Evaluation of an Intravenous Lipid Emulsion for Critically Ill Adult UF / Health ICU Patients Requiring Parenteral Nutrition
Project Description: Lipid Emulsions are widely accepted as an integral component of Parenteral Nutrition (PN) formularies. Until recently, Intralipid, a Soybean based product with a high concentration of a pro-inflammatory mixture, (7:1 omega-6 to omega-3 Polyunsaturated Fatty Acids (PUFA), was the supplemental lipid emulsion prescribed at University of Florida. With increasing evidence suggesting that omega-6 PUFAs are harmful (pro-inflammatory and immunosuppressive), a race to develop a more complex lipid emulsion began. Hence, the emergence of SMOF-Lipid, containing a more favorable balance of lipids: (S)oybean, (M)edium Chain Fatty Acids, (O)live Oil, and (F)ish Oil producing a ratio of 2.5:1 omega-6 to omega-3 PUFAs. Even more intriguing is the fish oil is rich with the omega-3 fatty acids: eicosapentaenoic acid (EPA) and docosahexaenoic acid (DHA). These two PUFAs are the precursor for Specialized Pro-Resolving Mediators (SPMs) that provide an endogenous inflammatory break through expeditious inflammation resolution without untoward immunosuppression. Furthermore, SMOFLipid has a far superior hepatotoxicity profile than Intralipid, producing significantly less cholestasis. It is postulated, therefore, that this may improve clinical outcomes for adult patients already prone to oxidative insult. There remains a gap of knowledge, however, regarding the clinical efficacy of such formulary specifically for adult ICU patients.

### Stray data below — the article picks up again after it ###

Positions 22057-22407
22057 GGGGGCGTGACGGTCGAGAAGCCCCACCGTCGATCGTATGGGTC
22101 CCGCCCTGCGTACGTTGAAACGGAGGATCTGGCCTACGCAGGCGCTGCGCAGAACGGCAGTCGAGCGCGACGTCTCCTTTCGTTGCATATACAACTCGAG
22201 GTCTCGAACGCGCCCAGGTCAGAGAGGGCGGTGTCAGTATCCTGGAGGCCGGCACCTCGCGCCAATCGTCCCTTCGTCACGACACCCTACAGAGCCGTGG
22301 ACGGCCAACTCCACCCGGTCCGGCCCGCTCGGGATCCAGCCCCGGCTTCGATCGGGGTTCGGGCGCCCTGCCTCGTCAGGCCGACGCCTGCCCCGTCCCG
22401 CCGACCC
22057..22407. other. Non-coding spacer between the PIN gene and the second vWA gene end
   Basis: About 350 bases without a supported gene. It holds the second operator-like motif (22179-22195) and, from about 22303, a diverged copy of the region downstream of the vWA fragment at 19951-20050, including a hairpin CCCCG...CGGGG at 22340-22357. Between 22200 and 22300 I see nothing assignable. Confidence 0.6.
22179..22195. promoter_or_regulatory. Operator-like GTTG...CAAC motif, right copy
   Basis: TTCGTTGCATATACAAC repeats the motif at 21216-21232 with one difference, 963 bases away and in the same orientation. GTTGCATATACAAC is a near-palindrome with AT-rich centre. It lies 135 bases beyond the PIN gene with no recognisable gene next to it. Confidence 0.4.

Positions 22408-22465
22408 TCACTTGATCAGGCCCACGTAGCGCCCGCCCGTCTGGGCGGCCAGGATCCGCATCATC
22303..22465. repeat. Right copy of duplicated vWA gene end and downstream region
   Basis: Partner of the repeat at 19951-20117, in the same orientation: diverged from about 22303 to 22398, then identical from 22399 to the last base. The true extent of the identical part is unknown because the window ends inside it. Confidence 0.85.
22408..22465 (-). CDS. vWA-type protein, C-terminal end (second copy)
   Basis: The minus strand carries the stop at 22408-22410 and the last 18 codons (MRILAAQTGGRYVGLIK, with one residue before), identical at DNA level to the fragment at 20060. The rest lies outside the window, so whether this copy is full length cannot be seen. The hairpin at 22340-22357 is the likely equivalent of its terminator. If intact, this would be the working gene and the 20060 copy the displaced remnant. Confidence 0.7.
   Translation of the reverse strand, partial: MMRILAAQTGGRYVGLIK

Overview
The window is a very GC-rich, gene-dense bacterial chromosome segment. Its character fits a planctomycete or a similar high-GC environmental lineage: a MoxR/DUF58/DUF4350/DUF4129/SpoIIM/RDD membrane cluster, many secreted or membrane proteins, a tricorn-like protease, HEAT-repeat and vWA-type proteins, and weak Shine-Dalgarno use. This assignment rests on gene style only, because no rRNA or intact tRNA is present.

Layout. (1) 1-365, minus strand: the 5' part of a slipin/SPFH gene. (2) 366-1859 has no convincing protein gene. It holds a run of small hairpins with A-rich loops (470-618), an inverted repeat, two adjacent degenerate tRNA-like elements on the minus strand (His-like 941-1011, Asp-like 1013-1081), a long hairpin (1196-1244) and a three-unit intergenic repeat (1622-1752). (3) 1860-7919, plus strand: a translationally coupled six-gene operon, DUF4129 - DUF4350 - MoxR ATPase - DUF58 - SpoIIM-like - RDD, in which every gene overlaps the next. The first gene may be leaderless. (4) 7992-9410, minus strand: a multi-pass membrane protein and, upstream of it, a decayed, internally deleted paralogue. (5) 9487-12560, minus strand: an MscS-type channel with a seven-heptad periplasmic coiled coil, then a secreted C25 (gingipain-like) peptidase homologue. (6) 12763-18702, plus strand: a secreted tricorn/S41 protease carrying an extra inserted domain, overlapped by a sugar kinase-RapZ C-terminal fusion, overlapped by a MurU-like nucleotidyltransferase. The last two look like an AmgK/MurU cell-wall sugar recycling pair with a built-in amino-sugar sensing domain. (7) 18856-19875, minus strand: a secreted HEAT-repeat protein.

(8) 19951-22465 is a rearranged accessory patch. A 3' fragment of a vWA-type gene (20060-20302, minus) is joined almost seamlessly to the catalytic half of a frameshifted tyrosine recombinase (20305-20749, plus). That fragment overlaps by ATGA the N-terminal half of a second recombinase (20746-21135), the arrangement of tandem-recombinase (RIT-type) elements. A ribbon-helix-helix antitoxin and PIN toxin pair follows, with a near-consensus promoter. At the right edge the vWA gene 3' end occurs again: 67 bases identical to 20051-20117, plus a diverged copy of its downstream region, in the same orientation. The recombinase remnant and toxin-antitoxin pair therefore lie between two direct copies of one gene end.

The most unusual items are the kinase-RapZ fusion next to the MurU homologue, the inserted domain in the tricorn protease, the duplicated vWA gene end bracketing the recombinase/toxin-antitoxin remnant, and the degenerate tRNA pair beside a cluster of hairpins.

QPI: Goeto, Dantes, (firstname.lastname@example.org)
Collaborators: Martin, Rosenthal, (email@example.com)
UF Health Big Aims: Enhance the Patient Experience None
MeSH Keywords: Abdomen, Acute, TPN, ICU, SMOF Lipid, hepatotoxicity